So something like


The above file structure is from github project.We have a python package router_statistics with a module Then we have a test python package and a test module

Pretty neat :) That's all for this light learning experience.

Saturday, May 23, 2015

Learning oauth2 with linkedin using python script

Today, we are going to learn oauth2 with linkedin using python. It's a very simple and easy task. Let's install the necessary library dependency. In debian, you just will need to install these two dependency packages, that is python-requests-oauthlib and python-oauthlib.

If you want to be sure the module are installed, you can start a python interactive shell, read below:

 user@localhost:~$ python  
 Python 2.7.9 (default, Apr 29 2015, 18:34:06)   
 [GCC 4.9.2] on linux2  
 Type "help", "copyright", "credits" or "license" for more information.  
 >>> from requests_oauthlib import OAuth2Session  
 >>> from requests_oauthlib.compliance_fixes import linkedin_compliance_fix  

Looks good, there is no error. If you do not have apt package manager, you can alternatively use pip to install, such as the following:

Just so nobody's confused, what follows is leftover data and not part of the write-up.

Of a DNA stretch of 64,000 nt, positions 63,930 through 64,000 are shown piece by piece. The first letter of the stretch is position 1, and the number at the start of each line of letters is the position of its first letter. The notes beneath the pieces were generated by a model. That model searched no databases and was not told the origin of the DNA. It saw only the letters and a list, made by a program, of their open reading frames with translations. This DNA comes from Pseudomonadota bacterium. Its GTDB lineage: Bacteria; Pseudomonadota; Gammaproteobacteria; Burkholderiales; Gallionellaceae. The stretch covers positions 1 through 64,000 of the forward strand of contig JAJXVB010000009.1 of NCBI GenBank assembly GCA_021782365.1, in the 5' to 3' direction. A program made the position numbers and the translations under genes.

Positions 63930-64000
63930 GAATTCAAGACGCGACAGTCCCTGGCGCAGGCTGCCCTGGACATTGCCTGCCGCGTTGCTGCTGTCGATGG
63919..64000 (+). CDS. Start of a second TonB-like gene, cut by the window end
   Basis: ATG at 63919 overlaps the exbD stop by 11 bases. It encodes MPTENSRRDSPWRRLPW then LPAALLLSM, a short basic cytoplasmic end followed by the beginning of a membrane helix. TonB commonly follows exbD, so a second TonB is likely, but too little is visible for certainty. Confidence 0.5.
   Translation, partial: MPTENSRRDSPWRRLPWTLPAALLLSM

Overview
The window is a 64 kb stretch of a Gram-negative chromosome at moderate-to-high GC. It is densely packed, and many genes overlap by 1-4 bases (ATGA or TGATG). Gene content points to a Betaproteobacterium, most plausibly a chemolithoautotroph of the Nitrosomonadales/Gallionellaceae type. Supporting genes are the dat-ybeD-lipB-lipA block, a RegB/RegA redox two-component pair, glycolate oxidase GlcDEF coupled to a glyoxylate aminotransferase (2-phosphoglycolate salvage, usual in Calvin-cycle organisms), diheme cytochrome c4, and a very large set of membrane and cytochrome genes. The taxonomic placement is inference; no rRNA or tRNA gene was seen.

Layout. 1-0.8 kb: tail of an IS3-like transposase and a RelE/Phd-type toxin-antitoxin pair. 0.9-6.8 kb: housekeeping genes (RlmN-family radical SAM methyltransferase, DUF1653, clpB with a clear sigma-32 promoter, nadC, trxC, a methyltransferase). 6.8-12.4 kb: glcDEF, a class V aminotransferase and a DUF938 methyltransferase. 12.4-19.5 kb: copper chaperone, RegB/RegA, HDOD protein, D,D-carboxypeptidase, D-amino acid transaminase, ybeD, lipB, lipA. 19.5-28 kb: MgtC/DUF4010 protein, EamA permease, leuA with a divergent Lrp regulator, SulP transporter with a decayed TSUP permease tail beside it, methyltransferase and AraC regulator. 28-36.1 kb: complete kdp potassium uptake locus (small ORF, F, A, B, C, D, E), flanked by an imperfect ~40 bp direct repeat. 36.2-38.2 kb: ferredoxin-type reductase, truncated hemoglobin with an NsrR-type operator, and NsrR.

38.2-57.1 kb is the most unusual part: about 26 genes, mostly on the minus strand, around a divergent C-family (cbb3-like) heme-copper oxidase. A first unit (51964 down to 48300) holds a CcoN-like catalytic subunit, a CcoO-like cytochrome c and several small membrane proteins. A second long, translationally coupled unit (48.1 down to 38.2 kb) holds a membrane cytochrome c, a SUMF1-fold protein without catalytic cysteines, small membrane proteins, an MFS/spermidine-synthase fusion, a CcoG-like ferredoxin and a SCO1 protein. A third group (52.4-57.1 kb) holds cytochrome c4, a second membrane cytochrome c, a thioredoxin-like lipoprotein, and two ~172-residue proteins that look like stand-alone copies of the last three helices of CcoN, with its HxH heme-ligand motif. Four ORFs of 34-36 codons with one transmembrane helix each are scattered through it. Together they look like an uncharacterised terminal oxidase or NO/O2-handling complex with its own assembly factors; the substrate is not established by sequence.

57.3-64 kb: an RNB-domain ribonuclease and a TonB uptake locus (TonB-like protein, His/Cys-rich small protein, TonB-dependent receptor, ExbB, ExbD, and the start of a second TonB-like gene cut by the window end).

user@localhost:~$ sudo pip install requests requests_oauthlib  
 Downloading/unpacking requests  
  Downloading requests-2.7.0.tar.gz (451kB): 451kB downloaded  
  Running egg_info for package requests  
 Downloading/unpacking requests-oauthlib  
  Downloading requests-oauthlib-0.5.0.tar.gz (54kB): 54kB downloaded  
  Running egg_info for package requests-oauthlib  
 Downloading/unpacking oauthlib>=0.6.2 (from requests-oauthlib)  
  Downloading oauthlib-0.7.2.tar.gz (106kB): 106kB downloaded  
  Running egg_info for package oauthlib  
 Installing collected packages: requests, requests-oauthlib, oauthlib  
  Running install for requests  
  Running install for requests-oauthlib  
  Running install for oauthlib  
 Successfully installed requests requests-oauthlib oauthlib  
 Cleaning up...  

Okay, so you are set, now let's create a python script now for the oauth2.

1:  #!/usr/bin/python  
4:  # Credentials you get from registering a new application  
5:  client_id = '***********'